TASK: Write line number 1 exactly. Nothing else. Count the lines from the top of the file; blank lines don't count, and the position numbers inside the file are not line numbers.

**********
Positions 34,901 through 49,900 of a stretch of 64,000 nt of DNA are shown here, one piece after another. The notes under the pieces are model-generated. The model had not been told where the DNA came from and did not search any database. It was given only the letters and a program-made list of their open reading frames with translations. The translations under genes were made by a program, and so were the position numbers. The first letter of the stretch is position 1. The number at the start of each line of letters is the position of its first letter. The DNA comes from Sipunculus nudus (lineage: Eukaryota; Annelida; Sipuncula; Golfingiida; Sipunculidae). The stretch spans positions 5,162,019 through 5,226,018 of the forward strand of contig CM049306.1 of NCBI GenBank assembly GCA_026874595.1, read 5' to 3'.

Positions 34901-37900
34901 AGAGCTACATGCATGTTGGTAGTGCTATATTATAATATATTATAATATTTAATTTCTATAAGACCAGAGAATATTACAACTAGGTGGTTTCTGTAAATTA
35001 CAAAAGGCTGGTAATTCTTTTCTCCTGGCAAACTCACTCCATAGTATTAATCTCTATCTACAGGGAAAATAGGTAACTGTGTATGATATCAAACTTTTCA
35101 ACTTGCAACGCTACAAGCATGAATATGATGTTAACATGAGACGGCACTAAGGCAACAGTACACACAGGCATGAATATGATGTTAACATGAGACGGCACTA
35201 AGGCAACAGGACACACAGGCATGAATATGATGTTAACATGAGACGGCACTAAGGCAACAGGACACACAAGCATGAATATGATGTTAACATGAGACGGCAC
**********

Positions 34,901 through 49,900 of a stretch of 64,000 nt of DNA are shown here, one piece after another. The notes under the pieces are model-generated. The model had not been told where the DNA came from and did not search any database. It was given only the letters and a program-made list of their open reading frames with translations. The translations under genes were made by a program, and so were the position numbers. The first letter of the stretch is position 1. The number at the start of each line of letters is the position of its first letter. The DNA comes from Sipunculus nudus (lineage: Eukaryota; Annelida; Sipuncula; Golfingiida; Sipunculidae). The stretch spans positions 5,162,019 through 5,226,018 of the forward strand of contig CM049306.1 of NCBI GenBank assembly GCA_026874595.1, read 5' to 3'.